Dr. Greene infuses Feeding Baby Green with a connection to the earth, to our food source, and to the truism that we are what we eat. He believes firmly that what is good for the planet is good for your family. As a Board Member of Healthy Child Healthy World, his outlook and practice are always consistent with the advice we offer parents. Much of his book is devoted to educating parents on the dangers of GMO crops, pesticides in agriculture, chemical additives in our food, and prevention of allergies and asthma. Dr. Greene is also a renowned advocate for organic foods, believing they not only keep us healthier but ensure our environment receives protection and nourishment as well.

And throughout, he draws on his wisdom as a practicing pediatrician, his first hand experience as a father of four children, and his family’s journey through his beloved wife’s battle with cancer. (She won!!!) Taking on this endeavor seems less daunting because Dr. Greene’s meticulous guide reassures the reader that they’ve got a friend in the kitchen with them.

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Flame Retardant Products, who knew?

I thought this was an interesting article as I don’t know much of anything about flame retardant products. It will be a saga I’m sure with what they come up with to replace the decaBDE. The full article was posted on Healthy Child Healthy World.

On Thursday December 17, while the world was waiting to learn if talks in Copenhagen would produce a plan to keep the planet from heating up any further, the EPA made a flame retardant announcement of its own: Within three years – by the end of 2013 – the two U.S. producers and the largest U.S. importer of the flame retardant known as decaBDE (decabromodiphenyl ether) – used widely in plastics of electronics, motor vehicles, aircraft, in textiles and furniture – will end production, use, and sales of the chemical in the United States.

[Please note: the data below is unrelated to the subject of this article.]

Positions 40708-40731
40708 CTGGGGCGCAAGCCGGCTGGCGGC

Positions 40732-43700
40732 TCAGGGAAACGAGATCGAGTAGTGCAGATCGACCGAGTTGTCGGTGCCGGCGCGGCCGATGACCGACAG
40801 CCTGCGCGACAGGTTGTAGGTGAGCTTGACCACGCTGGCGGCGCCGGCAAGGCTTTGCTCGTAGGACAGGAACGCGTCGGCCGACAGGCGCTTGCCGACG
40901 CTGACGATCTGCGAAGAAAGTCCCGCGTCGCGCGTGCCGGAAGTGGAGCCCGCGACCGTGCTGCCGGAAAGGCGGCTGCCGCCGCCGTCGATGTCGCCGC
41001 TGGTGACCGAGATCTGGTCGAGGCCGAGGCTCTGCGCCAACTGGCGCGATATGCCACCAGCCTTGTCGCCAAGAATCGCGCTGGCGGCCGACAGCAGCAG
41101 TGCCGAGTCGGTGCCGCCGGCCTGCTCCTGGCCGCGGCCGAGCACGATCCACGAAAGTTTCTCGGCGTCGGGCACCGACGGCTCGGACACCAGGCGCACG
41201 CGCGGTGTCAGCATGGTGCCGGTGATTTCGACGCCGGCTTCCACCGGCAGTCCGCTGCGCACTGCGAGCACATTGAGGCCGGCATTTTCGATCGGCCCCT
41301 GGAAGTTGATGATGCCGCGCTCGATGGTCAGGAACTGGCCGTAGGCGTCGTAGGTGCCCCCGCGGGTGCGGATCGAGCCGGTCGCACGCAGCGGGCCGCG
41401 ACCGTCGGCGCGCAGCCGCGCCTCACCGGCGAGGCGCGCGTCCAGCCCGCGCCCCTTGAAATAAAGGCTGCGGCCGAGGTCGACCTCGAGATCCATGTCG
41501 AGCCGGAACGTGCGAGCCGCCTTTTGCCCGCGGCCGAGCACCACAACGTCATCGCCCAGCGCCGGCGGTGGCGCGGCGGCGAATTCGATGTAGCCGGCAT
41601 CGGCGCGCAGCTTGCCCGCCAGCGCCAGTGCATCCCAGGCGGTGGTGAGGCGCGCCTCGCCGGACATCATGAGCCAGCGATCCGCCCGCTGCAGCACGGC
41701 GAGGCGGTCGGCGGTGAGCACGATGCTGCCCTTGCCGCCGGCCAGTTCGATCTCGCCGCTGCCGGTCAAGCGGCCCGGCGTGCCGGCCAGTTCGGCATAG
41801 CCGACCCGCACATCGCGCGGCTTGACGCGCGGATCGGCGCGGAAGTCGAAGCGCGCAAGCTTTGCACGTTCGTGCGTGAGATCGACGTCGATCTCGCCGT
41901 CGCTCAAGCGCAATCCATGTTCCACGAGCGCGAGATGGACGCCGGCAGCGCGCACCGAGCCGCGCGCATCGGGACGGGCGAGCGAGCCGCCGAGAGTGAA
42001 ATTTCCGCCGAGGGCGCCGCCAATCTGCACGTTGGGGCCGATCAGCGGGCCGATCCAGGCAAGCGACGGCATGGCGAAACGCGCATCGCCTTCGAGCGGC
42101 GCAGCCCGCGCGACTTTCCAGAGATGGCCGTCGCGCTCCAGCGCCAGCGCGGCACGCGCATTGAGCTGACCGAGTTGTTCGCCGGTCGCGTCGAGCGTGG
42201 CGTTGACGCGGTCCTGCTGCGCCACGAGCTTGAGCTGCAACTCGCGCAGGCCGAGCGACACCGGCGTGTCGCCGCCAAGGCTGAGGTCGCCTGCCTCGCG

This may sound arcane but it’s significant in a number of ways, not least because
decaBDE is a persistent and bioaccumulative synthetic chemical – one of a class of flame retardants known as PBDEs – that most of us have been encountering daily for years. Contrary to initial expectations, deca- is not staying put in the finished products where it’s used. In numerous scientific studies it’s been shown to migrate out of finished consumer products and has been found in household dust, in vacuum cleaner and laundry dryer lint as well as in rivers, wildlife, food, and people, most disconcertingly in nursing mothers and children.

Steve Owens, EPA Assistant Administrator for the Office of Prevention, Pesticides and Toxic Substances, said in his official response to the announcement,

“Though DecaBDE has been used as a flame retardant for years, the U.S. Environmental Protection Agency has long been concerned about its impact on human health and the environment. Studies have shown that DecaBDE persists in the environment, potentially causes cancer, and may impact brain function. DecaBDE also can degrade into more toxic chemicals that are frequently found in the environment and are hazardous to wildlife.”